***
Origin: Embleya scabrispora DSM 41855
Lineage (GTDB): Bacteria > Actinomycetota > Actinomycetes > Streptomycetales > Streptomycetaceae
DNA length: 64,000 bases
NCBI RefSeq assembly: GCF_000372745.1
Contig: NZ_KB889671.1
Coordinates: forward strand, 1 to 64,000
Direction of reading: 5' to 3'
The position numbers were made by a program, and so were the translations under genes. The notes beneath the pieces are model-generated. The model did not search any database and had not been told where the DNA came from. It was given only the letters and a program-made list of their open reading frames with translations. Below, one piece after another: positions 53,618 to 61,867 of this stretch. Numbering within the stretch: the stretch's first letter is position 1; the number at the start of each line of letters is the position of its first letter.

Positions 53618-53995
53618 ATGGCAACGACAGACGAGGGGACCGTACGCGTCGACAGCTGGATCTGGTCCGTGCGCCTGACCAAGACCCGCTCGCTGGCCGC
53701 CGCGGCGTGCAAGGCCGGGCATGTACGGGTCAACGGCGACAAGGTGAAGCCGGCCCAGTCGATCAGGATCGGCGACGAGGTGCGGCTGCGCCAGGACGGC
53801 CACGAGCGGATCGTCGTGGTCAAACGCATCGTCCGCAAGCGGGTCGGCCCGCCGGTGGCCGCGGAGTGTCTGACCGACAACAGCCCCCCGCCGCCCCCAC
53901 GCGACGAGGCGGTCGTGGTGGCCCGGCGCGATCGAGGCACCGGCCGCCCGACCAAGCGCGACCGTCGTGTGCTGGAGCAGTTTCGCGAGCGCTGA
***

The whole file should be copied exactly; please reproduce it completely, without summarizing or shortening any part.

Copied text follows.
Origin: Embleya scabrispora DSM 41855
Lineage (GTDB): Bacteria > Actinomycetota > Actinomycetes > Streptomycetales > Streptomycetaceae
DNA length: 64,000 bases
NCBI RefSeq assembly: GCF_000372745.1
Contig: NZ_KB889671.1
Coordinates: forward strand, 1 to 64,000
Direction of reading: 5' to 3'
The position numbers were made by a program, and so were the translations under genes. The notes beneath the pieces are model-generated. The model did not search any database and had not been told where the DNA came from. It was given only the letters and a program-made list of their open reading frames with translations. Below, one piece after another: positions 53,618 to 61,867 of this stretch. Numbering within the stretch: the stretch's first letter is position 1; the number at the start of each line of letters is the position of its first letter.

Positions 53618-53995
53618 ATGGCAACGACAGACGAGGGGACCGTACGCGTCGACAGCTGGATCTGGTCCGTGCGCCTGACCAAGACCCGCTCGCTGGCCGC
53701 CGCGGCGTGCAAGGCCGGGCATGTACGGGTCAACGGCGACAAGGTGAAGCCGGCCCAGTCGATCAGGATCGGCGACGAGGTGCGGCTGCGCCAGGACGGC
53801 CACGAGCGGATCGTCGTGGTCAAACGCATCGTCCGCAAGCGGGTCGGCCCGCCGGTGGCCGCGGAGTGTCTGACCGACAACAGCCCCCCGCCGCCCCCAC
53901 GCGACGAGGCGGTCGTGGTGGCCCGGCGCGATCGAGGCACCGGCCGCCCGACCAAGCGCGACCGTCGTGTGCTGGAGCAGTTTCGCGAGCGCTGA